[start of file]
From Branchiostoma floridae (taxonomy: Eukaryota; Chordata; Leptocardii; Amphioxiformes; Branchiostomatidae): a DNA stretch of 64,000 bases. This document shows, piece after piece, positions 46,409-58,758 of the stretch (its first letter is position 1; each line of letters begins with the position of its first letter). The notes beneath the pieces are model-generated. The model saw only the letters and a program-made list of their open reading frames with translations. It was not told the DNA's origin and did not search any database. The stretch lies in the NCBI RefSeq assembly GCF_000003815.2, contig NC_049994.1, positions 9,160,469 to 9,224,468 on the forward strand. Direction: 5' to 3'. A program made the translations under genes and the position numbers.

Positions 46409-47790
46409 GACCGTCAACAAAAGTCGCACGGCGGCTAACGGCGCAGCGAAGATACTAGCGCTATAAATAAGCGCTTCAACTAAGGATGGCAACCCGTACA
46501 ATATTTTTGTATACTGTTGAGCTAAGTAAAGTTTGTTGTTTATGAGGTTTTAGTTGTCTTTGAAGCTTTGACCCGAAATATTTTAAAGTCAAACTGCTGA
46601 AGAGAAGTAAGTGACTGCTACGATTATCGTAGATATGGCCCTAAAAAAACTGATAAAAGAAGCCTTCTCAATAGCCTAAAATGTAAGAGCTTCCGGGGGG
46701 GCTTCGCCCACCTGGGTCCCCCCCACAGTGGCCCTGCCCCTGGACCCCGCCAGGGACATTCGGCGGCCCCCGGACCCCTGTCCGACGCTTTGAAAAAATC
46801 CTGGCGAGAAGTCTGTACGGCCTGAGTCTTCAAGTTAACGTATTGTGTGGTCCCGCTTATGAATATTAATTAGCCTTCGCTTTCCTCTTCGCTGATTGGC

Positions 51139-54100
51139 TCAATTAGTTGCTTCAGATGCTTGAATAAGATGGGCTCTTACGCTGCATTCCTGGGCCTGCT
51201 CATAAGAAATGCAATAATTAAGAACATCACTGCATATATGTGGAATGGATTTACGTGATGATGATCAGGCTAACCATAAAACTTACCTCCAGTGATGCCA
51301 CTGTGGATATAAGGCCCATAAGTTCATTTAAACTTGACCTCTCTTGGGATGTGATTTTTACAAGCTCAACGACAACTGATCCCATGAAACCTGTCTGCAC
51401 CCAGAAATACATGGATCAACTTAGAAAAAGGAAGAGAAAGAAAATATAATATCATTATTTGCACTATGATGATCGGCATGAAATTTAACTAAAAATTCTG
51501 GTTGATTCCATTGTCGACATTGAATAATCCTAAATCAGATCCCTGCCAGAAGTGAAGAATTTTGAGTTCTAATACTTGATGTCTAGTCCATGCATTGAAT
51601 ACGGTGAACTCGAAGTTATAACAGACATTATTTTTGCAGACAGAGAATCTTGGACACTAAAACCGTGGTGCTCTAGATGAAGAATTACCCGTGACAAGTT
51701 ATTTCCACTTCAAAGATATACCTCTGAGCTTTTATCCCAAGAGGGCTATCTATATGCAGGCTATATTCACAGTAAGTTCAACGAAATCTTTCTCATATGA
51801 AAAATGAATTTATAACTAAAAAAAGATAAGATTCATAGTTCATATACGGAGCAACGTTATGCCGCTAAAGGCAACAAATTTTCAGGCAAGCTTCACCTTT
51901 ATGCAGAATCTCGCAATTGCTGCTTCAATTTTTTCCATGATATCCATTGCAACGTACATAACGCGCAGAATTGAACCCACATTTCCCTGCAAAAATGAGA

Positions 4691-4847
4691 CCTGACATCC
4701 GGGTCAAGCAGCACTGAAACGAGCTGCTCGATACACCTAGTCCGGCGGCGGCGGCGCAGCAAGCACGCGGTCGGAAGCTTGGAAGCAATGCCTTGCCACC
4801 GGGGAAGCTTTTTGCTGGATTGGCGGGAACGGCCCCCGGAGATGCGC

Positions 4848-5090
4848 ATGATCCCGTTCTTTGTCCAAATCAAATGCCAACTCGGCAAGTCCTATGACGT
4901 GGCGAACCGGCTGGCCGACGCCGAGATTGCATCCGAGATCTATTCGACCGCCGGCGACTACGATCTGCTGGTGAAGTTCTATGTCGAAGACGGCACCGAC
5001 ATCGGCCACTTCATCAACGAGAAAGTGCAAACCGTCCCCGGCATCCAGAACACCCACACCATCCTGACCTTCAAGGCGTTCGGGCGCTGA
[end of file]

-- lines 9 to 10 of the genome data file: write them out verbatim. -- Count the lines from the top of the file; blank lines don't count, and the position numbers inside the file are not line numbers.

51139 TCAATTAGTTGCTTCAGATGCTTGAATAAGATGGGCTCTTACGCTGCATTCCTGGGCCTGCT
51201 CATAAGAAATGCAATAATTAAGAACATCACTGCATATATGTGGAATGGATTTACGTGATGATGATCAGGCTAACCATAAAACTTACCTCCAGTGATGCCA